European markets open in red ahead of EU inflation and PMI data
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European markets open in red ahead of EU inflation and PMI data

European stock markets are expected to open lower for another day as investors are cautiously waiting for Eurozone inflation and manufacturing PMI amid rising concerns over a global economic slowdown, which more aggressive monetary tightening can bring. 

Dollar on high demand

With safe-haven demand supporting the dollar, the greenback edged higher in early European trading on Friday, trading close to the year's highs. The dollar has recovered quickly after US consumer spending grew less than expected in May, causing yields on benchmark 10-year Treasurys to fall as low as 2.94 per cent. The reason is that investors dumped growth-sensitive assets as concerns mount that a slowdown in the United States would also affect the rest of the world.

Oil prices eased after the OPEC+ meeting

Oil prices dropped again on Friday due to fears of an impending recession. These lowered prices have put the benchmarks on course for their third consecutive weekly decline after falling around 3% on Thursday. After Thursday's sell-off, the market took a breather on Friday as OPEC+ did not surprise the market by saying it would increase oil production in August as scheduled. After a two-day meeting, the OPEC+ producers, including Russia, decided to stick with their output strategy on Thursday. OPEC+ is planning to boost output in July and August by 648,000 barrels per day (bpd), up from its previous target of 432,000 bpd. The group avoided discussing policy from September onward, however.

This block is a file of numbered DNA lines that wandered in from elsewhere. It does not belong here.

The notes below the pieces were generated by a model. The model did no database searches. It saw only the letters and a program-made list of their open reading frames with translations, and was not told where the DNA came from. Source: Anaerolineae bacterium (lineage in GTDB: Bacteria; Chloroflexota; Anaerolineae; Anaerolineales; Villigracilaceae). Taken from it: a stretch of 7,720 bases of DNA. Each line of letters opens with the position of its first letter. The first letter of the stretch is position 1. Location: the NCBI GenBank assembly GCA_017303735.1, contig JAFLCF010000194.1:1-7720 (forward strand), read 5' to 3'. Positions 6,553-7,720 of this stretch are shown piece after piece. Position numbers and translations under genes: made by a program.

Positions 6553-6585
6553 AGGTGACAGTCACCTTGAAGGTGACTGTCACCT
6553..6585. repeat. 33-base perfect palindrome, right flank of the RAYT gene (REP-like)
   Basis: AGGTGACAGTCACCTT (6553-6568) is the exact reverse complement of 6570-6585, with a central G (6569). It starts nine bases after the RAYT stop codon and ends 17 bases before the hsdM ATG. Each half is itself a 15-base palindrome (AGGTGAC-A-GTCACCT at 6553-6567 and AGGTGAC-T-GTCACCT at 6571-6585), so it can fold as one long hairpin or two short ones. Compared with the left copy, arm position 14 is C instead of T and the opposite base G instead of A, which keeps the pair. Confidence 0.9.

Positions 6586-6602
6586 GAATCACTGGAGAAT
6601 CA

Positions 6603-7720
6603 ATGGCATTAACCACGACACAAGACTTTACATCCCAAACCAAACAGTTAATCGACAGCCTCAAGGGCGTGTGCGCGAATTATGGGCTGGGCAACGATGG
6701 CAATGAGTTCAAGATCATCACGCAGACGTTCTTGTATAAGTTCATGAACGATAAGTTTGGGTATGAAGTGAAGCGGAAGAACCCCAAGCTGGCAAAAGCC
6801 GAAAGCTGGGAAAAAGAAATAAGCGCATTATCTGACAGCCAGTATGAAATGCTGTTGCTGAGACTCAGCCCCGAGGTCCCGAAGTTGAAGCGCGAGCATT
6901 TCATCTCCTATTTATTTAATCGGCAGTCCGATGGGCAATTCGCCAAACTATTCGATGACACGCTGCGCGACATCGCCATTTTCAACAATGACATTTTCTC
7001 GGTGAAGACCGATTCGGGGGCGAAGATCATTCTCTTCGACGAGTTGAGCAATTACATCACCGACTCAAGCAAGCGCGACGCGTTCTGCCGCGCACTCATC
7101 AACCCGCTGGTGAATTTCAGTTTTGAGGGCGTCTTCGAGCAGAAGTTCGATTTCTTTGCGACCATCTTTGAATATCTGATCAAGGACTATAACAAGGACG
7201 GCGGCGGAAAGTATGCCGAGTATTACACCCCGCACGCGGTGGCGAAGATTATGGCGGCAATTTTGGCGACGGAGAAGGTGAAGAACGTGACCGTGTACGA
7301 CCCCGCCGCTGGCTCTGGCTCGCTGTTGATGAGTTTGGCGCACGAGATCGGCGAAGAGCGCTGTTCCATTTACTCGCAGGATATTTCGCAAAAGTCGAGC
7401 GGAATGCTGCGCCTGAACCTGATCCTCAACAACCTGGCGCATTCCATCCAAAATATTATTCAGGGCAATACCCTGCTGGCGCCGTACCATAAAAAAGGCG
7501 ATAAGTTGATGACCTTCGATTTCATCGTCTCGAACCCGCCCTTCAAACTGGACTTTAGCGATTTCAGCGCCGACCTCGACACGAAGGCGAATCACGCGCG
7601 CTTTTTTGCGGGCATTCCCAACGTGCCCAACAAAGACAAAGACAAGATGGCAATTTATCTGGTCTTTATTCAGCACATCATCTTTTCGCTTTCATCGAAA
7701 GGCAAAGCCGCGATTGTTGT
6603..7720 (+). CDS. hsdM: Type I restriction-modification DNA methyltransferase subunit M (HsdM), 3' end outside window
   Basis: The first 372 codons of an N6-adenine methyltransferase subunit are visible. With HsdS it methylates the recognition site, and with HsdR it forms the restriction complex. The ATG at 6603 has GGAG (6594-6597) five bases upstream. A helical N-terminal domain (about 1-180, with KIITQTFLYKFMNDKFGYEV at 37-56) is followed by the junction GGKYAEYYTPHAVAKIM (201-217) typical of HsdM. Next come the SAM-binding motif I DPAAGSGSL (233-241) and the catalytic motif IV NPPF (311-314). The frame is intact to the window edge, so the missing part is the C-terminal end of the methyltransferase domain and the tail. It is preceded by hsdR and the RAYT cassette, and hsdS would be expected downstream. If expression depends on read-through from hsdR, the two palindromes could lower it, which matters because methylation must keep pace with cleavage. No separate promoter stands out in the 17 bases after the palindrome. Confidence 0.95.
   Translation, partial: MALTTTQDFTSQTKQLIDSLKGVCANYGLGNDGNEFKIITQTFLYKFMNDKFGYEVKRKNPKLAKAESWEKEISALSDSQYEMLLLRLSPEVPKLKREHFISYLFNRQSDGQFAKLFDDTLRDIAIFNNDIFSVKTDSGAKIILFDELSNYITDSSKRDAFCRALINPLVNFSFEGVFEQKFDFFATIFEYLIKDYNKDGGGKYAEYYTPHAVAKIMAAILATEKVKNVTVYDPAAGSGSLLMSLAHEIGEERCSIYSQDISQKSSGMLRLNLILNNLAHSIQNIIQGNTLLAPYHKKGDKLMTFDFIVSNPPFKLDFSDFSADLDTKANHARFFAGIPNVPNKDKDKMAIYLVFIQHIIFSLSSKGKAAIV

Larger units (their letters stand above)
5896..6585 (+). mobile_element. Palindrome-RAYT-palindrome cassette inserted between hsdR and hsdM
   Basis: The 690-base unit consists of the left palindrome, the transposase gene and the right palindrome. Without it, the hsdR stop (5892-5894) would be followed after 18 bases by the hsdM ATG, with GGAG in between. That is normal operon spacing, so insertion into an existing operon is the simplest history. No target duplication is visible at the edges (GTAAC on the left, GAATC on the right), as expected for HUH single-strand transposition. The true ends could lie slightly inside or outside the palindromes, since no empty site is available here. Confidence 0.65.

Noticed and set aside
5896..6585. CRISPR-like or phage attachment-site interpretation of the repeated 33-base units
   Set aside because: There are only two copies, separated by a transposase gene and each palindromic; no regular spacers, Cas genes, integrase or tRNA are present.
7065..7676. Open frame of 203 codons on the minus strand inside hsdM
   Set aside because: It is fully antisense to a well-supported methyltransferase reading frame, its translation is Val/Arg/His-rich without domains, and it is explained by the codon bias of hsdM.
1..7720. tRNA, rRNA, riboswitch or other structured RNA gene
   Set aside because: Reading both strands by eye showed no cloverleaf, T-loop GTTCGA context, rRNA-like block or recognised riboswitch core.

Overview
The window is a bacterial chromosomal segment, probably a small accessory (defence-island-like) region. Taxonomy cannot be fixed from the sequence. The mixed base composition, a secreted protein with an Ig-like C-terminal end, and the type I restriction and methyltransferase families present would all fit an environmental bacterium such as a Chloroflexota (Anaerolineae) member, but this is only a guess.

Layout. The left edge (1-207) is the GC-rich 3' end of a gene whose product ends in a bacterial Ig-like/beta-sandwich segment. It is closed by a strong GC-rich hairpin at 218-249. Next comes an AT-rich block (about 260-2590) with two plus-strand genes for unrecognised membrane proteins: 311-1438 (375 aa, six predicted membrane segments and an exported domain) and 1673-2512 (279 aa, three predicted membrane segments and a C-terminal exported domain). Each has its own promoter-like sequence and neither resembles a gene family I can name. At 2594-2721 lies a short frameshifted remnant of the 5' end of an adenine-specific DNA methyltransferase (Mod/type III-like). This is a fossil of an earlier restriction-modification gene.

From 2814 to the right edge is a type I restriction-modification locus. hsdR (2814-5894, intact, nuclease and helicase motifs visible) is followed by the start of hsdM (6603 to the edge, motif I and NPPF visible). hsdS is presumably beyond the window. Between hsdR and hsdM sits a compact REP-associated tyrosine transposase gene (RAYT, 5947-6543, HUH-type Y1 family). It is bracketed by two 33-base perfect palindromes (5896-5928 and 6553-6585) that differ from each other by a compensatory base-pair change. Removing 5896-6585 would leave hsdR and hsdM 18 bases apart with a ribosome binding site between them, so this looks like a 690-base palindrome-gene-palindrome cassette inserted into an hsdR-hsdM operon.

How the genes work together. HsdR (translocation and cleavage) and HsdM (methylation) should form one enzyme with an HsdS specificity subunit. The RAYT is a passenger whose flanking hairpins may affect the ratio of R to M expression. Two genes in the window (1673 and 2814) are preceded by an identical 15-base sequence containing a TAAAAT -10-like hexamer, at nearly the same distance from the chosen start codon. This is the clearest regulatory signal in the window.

Events for today

The German inflation rate unexpectedly slowed last month. Still, the annual CPI for the eurozone is projected to hit 8.4% in June, a new record high after reaching 8.1% in May. Investors also await the latest manufacturing PMI data for May. While the manufacturing PMI is forecast to fall to 52 from 54.6 in May. Investors will take this drop as a sign of slowing economic activities.

The slowdown in economic growth isn't limited to Europe. US consumer spending slowed down for the first time this year in May. At the same time, Asia's manufacturing activity, except in China, fell in June due partly to tight supplies, higher costs, and persistent shortages of raw materials.

The Chinese economy showed a glimpse of hope in June, as its manufacturing sector expanded at its fastest pace in 13 months, following the lifting of COVID restrictions.